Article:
I'm deciding between Intel 510, Crucial C300 and Crucial M4. Reliability is important for me, and I don't mind if I lose a little bit of speed at the expense of more reliability (so I wont go for OCZ!). C300 and M4 are faster than 510, so I'll probably choose one of those two, but I don't really know which one!
The opinions I read on the net are 50-50. Which one is gonna be faster in a real life scenario?
Size matters. http://www.newegg.com/Product/Productcompare.aspx?Submi...|20-148-441^20-148-441-TS%2C20-148-357^20-148-357-02%23%2C20-148-448^20-148-448-TS%2C20-148-442^20-148-442-TS%2C20-148-362^20-148-362-TS Overall, the m4 is the speedier version. I would go for the m4 series instead. It has better read and write speed.
I would go with the cheapest for your required capacity!! (IMO) The Intel 510 & Crucial m4 are excellent drives & have proven to be reliable ones at thar. Intel has the track record of being the most reliable but the Crucial isn't far behind.
As for the 34nm vs 25nm, I wouldn't let that weigh to heavy on your decision. Under normal uses, these drives will last 3+ years & to the point of you needing to upgrade anyways... IMO.
The only area in which Intel 510 totally sucks is "random performance". That's the only thing that has held me back from going with 510. How much does random performance matter anyway in everyday usage? Is it a good indicator of how fast the drive is in real life usage?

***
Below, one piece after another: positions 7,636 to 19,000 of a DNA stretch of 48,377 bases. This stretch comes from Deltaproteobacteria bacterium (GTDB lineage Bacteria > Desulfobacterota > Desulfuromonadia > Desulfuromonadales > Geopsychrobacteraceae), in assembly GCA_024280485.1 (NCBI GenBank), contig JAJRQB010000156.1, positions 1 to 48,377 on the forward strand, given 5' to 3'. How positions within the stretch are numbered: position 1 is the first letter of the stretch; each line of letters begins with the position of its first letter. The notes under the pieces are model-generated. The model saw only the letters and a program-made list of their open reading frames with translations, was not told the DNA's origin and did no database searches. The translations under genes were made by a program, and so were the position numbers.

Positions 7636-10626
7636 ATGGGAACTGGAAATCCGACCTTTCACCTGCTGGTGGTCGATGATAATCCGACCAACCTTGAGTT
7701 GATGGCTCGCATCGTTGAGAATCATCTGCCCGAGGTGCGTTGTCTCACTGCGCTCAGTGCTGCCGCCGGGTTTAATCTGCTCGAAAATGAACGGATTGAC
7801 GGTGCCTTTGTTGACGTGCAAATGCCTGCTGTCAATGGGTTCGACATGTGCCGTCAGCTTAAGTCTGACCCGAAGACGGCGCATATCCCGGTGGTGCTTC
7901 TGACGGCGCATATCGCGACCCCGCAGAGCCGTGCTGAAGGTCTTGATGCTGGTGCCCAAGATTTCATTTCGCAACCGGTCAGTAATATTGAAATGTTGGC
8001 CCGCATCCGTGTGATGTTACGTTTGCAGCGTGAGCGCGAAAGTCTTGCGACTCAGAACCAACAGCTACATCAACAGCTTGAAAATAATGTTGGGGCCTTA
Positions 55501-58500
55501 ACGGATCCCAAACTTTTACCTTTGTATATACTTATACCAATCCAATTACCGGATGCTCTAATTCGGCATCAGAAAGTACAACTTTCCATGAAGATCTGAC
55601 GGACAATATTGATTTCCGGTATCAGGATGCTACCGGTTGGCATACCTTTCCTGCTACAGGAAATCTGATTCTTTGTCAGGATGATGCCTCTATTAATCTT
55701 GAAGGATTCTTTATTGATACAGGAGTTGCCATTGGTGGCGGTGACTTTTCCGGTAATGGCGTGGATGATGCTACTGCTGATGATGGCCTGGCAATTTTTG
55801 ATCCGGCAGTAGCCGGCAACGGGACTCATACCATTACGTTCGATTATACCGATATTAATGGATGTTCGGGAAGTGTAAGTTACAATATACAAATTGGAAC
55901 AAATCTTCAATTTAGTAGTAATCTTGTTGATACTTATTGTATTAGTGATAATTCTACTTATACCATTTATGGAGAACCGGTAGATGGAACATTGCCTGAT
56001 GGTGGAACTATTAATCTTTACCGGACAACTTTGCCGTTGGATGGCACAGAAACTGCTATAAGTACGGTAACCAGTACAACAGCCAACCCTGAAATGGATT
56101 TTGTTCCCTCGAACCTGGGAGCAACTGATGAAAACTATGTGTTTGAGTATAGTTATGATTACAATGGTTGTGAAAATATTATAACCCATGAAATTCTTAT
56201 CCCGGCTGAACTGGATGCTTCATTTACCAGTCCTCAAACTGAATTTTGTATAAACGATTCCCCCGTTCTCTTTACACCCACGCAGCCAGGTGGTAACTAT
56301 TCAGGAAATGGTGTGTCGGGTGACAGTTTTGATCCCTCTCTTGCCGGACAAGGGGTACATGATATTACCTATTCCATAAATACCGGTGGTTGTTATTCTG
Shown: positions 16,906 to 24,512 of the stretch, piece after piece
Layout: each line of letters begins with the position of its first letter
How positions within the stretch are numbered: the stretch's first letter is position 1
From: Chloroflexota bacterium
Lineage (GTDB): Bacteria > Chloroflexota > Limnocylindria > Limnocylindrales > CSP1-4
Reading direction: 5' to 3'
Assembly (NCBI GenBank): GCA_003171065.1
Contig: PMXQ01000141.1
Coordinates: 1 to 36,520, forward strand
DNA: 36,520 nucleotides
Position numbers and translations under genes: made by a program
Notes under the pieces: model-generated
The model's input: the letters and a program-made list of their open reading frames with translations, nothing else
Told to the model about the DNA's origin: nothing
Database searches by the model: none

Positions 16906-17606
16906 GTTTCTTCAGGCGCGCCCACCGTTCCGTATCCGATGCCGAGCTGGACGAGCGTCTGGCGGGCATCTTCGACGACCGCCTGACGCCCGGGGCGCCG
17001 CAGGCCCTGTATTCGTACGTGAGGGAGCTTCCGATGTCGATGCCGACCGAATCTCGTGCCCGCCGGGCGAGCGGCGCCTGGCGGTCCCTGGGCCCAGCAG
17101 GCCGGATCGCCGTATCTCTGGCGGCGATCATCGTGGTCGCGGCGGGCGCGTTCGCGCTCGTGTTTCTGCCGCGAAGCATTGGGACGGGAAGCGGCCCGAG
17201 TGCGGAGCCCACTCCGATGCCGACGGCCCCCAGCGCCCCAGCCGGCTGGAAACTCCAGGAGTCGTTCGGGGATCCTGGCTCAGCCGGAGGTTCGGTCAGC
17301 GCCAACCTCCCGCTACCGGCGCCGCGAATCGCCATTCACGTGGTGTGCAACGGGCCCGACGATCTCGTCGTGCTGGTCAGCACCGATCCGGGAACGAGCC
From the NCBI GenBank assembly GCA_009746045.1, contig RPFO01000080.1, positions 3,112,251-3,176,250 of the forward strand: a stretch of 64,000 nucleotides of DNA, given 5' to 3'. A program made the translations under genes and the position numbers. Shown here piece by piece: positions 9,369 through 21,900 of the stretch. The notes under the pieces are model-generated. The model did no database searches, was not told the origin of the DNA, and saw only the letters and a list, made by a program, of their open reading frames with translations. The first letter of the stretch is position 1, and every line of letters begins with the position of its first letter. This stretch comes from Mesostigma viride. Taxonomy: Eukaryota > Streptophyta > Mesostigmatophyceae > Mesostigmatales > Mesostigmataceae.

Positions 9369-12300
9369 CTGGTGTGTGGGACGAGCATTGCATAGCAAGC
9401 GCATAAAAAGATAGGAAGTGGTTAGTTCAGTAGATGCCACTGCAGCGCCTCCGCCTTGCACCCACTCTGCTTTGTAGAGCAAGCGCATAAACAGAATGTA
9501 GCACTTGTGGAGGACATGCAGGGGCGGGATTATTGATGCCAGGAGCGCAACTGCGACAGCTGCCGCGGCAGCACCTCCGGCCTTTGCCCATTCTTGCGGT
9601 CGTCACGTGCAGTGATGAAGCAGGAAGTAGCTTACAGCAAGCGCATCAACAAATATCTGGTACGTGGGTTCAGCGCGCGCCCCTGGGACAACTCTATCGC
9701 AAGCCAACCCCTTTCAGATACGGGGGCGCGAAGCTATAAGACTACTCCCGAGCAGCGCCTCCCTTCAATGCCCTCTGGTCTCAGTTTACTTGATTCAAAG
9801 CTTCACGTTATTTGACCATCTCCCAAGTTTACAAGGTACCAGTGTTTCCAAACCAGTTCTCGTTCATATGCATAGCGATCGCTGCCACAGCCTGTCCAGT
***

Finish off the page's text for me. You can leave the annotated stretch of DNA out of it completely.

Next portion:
The Crucial C300 is an "older drive". The Crucial M4 is supposed to be the new and improved version of the C300. It is replacing the C300. The M4 had a bit of a problem but Crucial issued a firmware update that not only fixed the problem but also improved M4 performance.
The Intel 510 got beat up by hardcore gamers and die hard enthusiasts who were obsessed with synthetic benchmarks. I never understood it. Synthetic benchmarks are artificial. At best they can only be a very rough approximation of real world performance.
Most, but not all, modern solid state drives form a fairly tight performance cluster. Typical everyday users can't distinquish any differences in that cluster. The synthetic benchmarks were designed to grossly exaggerate relatively minor differences in performance. Manufacturers manipulated the benchmarks for marketing purposes. It would be completely different if you were doing some sort of professional work.